Designed by | Gooyaabi

So it's been a year. Steph, Jack and I moved to Tampa last January and we're loving our experience. Part of that experience has been spent making changes to our house. Yes, it's brand new but it was bear bones stock. Nothing fancy added. We bought it during construction so adding options wasn't actually an option. We probably wouldn't if we could though. Man that stuff's expensive.

We started with four relatively small jobs to help make our house a home and we began with the facade.

exterior shutters, sconce, door paint, address numbers
The exterior when we moved in.

As you can see, our house didn't look bad. In fact, it actually looked fairly nice. Good structure just not a lot of character. But with just a few tweaks we really made it stand out in a neighborhood with strict HOA rules.

First, we got rid of the generic numbers. Who decided that a: these look good and b: they should absolutely be the default numbers of every house in Florida, possibly the country? I'm fairly certain it's just a big prank. And you can feel the care that they took on aligning these babies. We replaced them with numbers that are from a more geometric typeface. I'm sure you've seen these Home Depot numbers before but they're quite nice and it's one of those little, easy to change details that can really have an impact. I used a clear silicone to attach them so that we can change them later without any hole filling.

adress numbers
Old numbers.

address numbers
New numbers.

Our house didn't come with exterior sconces. It didn't come with most lights in fact. It didn't come with lights in any of the bedrooms but did come with lights in the closets. Cost effective, maybe. Logical, not really. Fortunately it was prewired for exterior lights. We found a light that we loved at It's based in Utah but our neighbor from Spanish Fork works there and took care of us. We also added a couple of spotlights that shine on our two palm trees. Yes, we now have palm trees.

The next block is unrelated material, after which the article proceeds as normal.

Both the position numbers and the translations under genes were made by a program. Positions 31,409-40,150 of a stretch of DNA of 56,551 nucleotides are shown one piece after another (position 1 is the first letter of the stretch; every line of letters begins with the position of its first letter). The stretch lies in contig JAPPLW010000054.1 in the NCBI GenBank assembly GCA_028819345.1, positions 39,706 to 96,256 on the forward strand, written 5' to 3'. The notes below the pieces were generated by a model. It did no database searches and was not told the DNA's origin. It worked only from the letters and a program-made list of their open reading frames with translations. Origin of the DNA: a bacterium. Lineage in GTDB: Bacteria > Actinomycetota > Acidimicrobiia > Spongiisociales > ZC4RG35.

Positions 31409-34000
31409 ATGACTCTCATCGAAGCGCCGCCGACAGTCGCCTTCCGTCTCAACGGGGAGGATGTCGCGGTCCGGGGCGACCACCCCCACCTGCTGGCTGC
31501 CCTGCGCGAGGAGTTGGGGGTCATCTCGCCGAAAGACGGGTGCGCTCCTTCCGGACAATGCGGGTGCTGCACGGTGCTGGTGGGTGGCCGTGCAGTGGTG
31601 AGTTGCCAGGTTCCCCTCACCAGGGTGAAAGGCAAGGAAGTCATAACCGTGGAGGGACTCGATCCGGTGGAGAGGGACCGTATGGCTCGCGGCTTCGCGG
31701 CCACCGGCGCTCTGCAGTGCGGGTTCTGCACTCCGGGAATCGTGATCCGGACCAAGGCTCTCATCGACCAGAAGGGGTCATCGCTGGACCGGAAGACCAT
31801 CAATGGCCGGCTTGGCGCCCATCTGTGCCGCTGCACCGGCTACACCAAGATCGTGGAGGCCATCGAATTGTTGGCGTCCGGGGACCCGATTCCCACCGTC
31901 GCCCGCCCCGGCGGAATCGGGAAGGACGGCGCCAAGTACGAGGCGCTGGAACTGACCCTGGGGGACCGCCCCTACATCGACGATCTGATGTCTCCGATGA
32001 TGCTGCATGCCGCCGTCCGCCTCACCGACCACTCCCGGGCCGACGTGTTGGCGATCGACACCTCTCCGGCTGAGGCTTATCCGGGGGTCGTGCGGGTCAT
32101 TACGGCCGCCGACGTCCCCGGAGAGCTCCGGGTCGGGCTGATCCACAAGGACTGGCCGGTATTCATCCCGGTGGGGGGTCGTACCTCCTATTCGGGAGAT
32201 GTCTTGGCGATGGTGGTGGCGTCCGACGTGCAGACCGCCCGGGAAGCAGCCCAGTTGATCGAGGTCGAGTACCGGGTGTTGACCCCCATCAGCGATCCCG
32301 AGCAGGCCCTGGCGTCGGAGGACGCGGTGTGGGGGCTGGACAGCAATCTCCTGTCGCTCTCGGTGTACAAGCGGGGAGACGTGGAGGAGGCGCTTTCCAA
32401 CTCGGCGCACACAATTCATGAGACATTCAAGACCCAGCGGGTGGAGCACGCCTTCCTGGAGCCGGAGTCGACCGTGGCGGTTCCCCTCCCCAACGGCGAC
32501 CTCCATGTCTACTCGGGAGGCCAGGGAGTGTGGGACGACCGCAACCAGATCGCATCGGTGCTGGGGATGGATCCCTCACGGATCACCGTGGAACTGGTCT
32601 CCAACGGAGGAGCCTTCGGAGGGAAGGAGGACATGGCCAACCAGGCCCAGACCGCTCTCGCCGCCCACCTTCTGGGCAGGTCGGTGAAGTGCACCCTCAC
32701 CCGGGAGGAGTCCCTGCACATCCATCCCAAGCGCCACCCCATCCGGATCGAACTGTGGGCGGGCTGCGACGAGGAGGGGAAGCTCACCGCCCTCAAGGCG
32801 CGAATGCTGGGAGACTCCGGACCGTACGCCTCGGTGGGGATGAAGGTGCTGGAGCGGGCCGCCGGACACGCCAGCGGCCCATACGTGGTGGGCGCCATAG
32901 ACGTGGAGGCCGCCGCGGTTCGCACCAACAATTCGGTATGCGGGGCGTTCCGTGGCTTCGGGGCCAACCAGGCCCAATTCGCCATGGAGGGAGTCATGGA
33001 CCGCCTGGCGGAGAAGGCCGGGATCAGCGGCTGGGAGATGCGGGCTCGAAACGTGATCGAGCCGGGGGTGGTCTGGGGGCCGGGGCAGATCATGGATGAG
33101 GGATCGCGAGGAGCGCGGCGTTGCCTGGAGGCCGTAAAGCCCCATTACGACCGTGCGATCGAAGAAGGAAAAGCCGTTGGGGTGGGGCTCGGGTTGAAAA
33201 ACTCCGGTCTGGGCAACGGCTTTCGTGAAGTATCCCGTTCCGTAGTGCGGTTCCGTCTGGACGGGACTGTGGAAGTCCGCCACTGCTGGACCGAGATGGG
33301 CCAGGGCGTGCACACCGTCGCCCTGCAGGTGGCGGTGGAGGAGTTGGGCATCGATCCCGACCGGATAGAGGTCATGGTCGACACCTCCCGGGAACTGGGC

exterior sconce
Matte black sconce.

exterior sconce
Use a clear, globular bulb for more stark light and shadows.

At night with sconces and spotlights on.

The third project was the largest of the four and made the biggest impact. New shutters! Say you're a home builder. You decide you need to cut cost. How would you do it? Paint the shutters directly on the house? CHECK! It's like a forest printed on wall paper; seemingly such a great idea but when you get it up you realize it's not actually a real forest. Thanks for the design tip, Floridian Grandma. We needed to cover them up with "real" fake shutters like normal people.

I did some measuring and found the painted shutters to be quite wide. 25 inches actually. And if you've ever shopped for shutters you'll know that 25"x62" is a VERY custom size. Anything over 15 inches wide is hard to find anywhere. At least affordably. I did find some but the cost for each pair was over $200. We needed three pairs.

Our DIY sensibilities kicked in and that monster called "cost" once again demanded that we do it ourselves. And it just so happens that I love building stuff. Win win.

We opted for a board and batten style because they look great and are very simple to build. It's quite easy to see how to put these together. Lay the vertical boards on a flat surface, use construction adhesive between each, clamp it all together, and screw the two horizontal slats in place from the back. Use screws that will hold but not go completely through the front. Now, of course it ends up being harder than this description because laying the horizontal slats under the vertical boards and getting them straight isn't a cake walk but with a little attention to detail and precise measurements/markings it isn't rocket science either.

After assembling a couple shutters, Steph and I both realized that, from a distance, they looked like a sheet of plywood with a couple boards attached. Trailer park shutters. Not ideal. So I used my table saw at 45ยบ to cut the edges of each board to make a nice clean groove between each. This can also be done with a router and appropriate bit or even a circular saw with a guide.

exterior shutters
No grooves. Not ideal.

exterior shutters
Cutting grooves halfway through the boards.

exterior shutters
Post groove-making. Much better.

After a few coats of black I fastened them to the house using cinderblock anchors and filling the holes in the stucco with silicone sealant before attaching the shutters. That's a must-do step.

Lastly, we painted our door. It went from a dark forest green to the most lively color we could choose; a mustard yellow. In fact, it's called Cut The Mustard from Sherwin Williams. It's a fun color and goes great with the Florida weather but we have some new plans for our front door coming in a future post so stay tuned.

Well there you have it. Four pretty simple things that really transformed the look of our exterior. New landscaping is its own beast but that will come with time and will help transform the exterior even more. Numbers, sconces, shutters and a fresh new color on the front door. That's it and the results are pretty remarkable. See the before and after.

exterior before

exterior after
After. (Taken January 8th. I love Florida.)

Watch for our next project as we move indoors.